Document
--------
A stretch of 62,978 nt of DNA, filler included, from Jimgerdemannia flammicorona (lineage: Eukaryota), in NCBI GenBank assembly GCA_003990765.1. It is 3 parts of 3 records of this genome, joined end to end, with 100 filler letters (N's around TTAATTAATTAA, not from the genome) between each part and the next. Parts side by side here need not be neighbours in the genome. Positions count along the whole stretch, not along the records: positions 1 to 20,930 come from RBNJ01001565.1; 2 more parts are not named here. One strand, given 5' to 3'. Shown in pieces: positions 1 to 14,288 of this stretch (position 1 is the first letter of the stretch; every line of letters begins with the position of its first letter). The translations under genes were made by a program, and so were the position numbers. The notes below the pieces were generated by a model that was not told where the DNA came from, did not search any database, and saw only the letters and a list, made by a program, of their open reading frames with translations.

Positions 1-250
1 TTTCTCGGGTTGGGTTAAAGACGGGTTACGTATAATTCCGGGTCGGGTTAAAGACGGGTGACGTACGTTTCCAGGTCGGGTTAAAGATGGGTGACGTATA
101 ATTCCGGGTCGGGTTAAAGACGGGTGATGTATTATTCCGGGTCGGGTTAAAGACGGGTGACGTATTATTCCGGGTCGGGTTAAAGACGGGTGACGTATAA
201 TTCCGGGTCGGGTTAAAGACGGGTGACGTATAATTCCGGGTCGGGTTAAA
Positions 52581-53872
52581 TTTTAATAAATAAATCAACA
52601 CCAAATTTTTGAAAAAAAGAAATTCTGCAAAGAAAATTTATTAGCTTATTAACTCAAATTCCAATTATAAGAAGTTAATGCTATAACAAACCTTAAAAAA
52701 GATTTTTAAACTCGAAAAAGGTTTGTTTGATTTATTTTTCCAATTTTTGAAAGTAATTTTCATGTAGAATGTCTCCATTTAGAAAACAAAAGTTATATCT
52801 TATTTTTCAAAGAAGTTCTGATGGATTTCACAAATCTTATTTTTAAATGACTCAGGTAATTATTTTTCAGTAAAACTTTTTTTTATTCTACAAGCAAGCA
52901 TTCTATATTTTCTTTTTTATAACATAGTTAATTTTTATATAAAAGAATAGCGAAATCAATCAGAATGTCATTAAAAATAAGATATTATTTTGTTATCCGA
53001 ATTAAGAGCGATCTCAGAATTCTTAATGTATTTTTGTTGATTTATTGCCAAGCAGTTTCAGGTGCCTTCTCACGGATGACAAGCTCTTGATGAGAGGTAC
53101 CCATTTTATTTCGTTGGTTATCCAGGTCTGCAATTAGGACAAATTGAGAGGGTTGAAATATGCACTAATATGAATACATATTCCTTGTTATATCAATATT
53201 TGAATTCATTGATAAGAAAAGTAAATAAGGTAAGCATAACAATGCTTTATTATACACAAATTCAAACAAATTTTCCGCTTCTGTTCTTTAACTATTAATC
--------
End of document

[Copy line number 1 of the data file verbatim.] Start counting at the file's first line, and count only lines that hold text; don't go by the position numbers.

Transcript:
A stretch of 62,978 nt of DNA, filler included, from Jimgerdemannia flammicorona (lineage: Eukaryota), in NCBI GenBank assembly GCA_003990765.1. It is 3 parts of 3 records of this genome, joined end to end, with 100 filler letters (N's around TTAATTAATTAA, not from the genome) between each part and the next. Parts side by side here need not be neighbours in the genome. Positions count along the whole stretch, not along the records: positions 1 to 20,930 come from RBNJ01001565.1; 2 more parts are not named here. One strand, given 5' to 3'. Shown in pieces: positions 1 to 14,288 of this stretch (position 1 is the first letter of the stretch; every line of letters begins with the position of its first letter). The translations under genes were made by a program, and so were the position numbers. The notes below the pieces were generated by a model that was not told where the DNA came from, did not search any database, and saw only the letters and a list, made by a program, of their open reading frames with translations.